Finally, advances in analytical techniques and sample preparation protocols have made it possible to investigate hydrogen isotopes and H2O abundances in nominally anhydrous silicate phases with relatively low indigenous H2O contents (typically ≤0.2 wt.% H2O) (e.g.26,27), and these phases have been the focus of some recent studies of meteoritic materials. For example, several recent investigations of the Martian meteorites have focused on silicate phases that are likely to record early magmatic conditions prior to significant alteration of δD-H2O systematics by processes such as degassing and fractional crystallization (e.g.7,9). As such, it is particularly important to characterize the rate at, and degree to which, the δD-H2O systematics in such phases are altered by terrestrial exposure.

The Terrestrial Weathering Experiment

In meteoritic materials, δD can be used as a fingerprint for terrestrial contamination assuming that there is a measurable difference between the hydrogen isotope compositions of the extraterrestrial sample and the contaminant20. Specifically, if the indigenous δD value of a meteoritic component differs significantly from that of terrestrial reservoirs, then hydrogen contamination will be evident as measured δD values would plot along a mixing trend between the indigenous and terrestrial end-members. It was previously suggested that distinction between secondary aqueous alteration occurring under Martian versus terrestrial conditions can be made based on the measured hydrogen isotope compositions of secondary phases in the Martian meteorites10. In fact, as mentioned earlier, even some primary igneous minerals in the shergottites and nakhlites, which may have interacted and thus exchanged hydrogen with near-surface water reservoirs on Mars, show significant D-enrichment relative to terrestrial reservoirs8,9,28. Thus, measuring changes in the δD values of individual phases, such as olivines, maskelynites, and merrillites, in fresh Martian meteorites as a function of the terrestrial residence time of these meteorites can provide a measure of the rate of hydrogen isotopic exchange and addition of terrestrial H2O. Therefore, we report here the results of a terrestrial weathering experiment using the most recent Martian meteorite fall, Tissint29.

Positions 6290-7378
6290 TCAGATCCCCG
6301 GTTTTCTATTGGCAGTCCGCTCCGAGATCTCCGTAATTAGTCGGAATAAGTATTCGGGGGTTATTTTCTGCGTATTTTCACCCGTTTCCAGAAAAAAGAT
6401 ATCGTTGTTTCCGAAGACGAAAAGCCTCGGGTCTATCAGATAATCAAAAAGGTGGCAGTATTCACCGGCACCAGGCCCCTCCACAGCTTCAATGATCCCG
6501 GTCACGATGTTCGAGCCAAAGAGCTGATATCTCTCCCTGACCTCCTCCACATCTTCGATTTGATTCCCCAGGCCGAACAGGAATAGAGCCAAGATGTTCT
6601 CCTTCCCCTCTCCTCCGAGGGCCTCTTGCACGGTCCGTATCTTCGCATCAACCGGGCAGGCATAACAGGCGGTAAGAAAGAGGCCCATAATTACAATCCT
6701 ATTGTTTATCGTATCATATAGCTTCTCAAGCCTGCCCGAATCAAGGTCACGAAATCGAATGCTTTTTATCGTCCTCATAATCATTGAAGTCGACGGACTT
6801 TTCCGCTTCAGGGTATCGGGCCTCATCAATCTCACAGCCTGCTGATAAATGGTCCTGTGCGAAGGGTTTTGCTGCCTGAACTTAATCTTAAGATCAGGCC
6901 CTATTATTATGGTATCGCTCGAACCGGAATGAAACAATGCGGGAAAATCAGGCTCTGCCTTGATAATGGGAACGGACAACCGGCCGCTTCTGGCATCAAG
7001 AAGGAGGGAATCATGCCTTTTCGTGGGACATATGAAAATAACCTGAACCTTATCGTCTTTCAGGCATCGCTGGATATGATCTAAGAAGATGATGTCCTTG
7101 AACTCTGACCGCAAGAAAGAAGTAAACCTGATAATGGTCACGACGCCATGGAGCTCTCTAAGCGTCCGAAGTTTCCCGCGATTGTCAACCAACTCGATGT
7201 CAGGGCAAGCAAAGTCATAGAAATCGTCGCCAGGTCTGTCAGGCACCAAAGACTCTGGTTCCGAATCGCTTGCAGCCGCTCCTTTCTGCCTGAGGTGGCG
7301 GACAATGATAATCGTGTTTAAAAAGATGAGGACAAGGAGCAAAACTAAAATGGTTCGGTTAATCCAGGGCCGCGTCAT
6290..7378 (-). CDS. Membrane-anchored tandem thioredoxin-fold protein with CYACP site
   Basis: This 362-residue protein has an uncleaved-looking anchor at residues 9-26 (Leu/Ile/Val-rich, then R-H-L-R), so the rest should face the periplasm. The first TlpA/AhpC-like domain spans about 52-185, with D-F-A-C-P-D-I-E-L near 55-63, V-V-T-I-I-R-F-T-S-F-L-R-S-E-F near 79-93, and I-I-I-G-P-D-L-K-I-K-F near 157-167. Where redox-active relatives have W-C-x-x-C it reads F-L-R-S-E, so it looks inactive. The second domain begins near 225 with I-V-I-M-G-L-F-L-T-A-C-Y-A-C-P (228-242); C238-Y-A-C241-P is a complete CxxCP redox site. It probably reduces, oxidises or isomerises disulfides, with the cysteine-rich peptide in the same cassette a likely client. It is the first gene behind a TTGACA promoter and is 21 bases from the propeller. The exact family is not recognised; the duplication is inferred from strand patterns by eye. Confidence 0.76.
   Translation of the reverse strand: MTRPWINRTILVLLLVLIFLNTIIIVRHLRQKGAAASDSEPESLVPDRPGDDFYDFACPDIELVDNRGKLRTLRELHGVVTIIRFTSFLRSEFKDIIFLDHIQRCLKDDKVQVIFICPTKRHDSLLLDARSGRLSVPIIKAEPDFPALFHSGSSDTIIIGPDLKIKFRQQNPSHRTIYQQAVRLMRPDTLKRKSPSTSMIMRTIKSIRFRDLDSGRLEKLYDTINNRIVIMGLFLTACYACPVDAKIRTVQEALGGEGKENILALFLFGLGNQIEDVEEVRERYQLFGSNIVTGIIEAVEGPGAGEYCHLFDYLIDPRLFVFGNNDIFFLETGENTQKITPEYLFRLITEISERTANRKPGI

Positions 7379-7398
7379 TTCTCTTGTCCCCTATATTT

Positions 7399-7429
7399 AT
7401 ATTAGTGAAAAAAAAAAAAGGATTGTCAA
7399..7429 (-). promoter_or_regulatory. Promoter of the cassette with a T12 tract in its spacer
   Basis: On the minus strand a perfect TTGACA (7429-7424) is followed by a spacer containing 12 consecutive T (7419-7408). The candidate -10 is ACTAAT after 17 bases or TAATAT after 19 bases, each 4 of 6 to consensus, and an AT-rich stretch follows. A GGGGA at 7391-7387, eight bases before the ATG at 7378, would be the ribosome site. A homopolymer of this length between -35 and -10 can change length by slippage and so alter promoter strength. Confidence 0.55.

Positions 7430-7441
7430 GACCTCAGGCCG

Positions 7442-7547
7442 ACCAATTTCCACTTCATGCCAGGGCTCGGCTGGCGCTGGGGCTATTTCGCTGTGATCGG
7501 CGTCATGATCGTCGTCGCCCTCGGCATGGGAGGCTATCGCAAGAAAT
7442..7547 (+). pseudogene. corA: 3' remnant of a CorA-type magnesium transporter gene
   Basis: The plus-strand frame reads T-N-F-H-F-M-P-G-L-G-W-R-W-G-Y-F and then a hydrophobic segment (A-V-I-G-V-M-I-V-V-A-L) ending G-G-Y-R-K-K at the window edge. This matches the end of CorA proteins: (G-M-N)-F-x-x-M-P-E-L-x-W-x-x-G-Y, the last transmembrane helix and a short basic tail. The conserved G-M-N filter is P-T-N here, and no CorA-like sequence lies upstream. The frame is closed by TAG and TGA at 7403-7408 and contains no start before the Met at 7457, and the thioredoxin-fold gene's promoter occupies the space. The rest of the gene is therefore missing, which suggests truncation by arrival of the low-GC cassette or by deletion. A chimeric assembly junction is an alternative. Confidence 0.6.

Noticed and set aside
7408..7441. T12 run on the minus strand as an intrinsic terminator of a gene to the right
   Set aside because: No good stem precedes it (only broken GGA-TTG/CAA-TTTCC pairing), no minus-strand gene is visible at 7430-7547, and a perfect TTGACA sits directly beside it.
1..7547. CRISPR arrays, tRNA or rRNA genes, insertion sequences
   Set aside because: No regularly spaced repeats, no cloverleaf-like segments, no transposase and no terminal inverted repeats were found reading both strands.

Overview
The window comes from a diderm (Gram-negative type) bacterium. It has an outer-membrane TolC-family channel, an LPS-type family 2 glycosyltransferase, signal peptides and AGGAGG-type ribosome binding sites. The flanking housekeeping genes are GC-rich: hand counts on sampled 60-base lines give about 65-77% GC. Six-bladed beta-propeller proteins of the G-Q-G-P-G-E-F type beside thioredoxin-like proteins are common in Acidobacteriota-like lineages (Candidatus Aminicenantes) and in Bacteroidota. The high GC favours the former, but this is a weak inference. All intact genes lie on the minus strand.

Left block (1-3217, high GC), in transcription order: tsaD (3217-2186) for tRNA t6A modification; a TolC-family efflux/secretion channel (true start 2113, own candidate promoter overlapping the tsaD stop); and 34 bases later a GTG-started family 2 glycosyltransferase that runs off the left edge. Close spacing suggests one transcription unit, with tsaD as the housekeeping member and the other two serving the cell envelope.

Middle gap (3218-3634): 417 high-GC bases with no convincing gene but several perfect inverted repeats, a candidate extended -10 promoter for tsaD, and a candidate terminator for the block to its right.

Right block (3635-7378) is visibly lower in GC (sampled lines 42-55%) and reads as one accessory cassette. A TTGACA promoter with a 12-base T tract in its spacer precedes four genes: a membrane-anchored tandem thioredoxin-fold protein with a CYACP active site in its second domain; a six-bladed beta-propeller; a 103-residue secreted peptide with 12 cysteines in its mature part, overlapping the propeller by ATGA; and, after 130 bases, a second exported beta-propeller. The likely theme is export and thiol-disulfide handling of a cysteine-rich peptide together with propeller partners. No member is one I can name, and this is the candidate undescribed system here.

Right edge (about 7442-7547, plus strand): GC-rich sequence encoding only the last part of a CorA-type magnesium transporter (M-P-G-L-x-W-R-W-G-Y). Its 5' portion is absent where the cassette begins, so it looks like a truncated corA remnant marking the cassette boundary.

The goal of this study was to assess the effects of terrestrial weathering on the δD values and H2O contents of individual phases (i.e., olivines, maskelynites, and merrillites) in Tissint resulting from different residence times in a desert environment. Fresh samples of Tissint were collected from the dry desert of southern Morocco in October 2011 (i.e., ~3 months after the observed fall of this meteorite in July 2011), prior to any rainfall events. A 1.85 g interior piece of this freshly collected material of Tissint, acquired by the Center for Meteorite Studies, was dry cut into three pieces designated as T0 (0.43 g), T1 (0.70 g), and T3 (0.72 g). One surface on each of these pieces was ground flat and this flattened surface was polished using the dry sample preparation techniques described in9. The T0 sample studied here is the same as the anhydrously prepared thick section (“ATS”) of9; these authors recently reported the results of hydrogen isotope analyses of individual phases in this section. The T0 sample was recovered almost immediately from the Moroccan desert following its fall and is therefore assumed to have experienced minimal, if any, terrestrial alteration. The T1 and T3 samples were placed (after dry polishing one surface of each) in the Sonoran desert (Fig. 1) for a period of one and three years, respectively; these two samples were subsequently retrieved for analysis.

Figure 1
figure 1

Locality of the Tissint terrestrial weathering experiment in the Sonoran desert. On the left is the locality where the T3 sample was placed in the Sonoran desert for 3 years. The location of the sample is indicated by the red arrow. The inset images on the right show close-ups of where the Tissint T3 sample was located (under the coarse stainless steel wire mesh screen near a small boulder on top; on the ground, with a scale bar of 1 cm, on the bottom).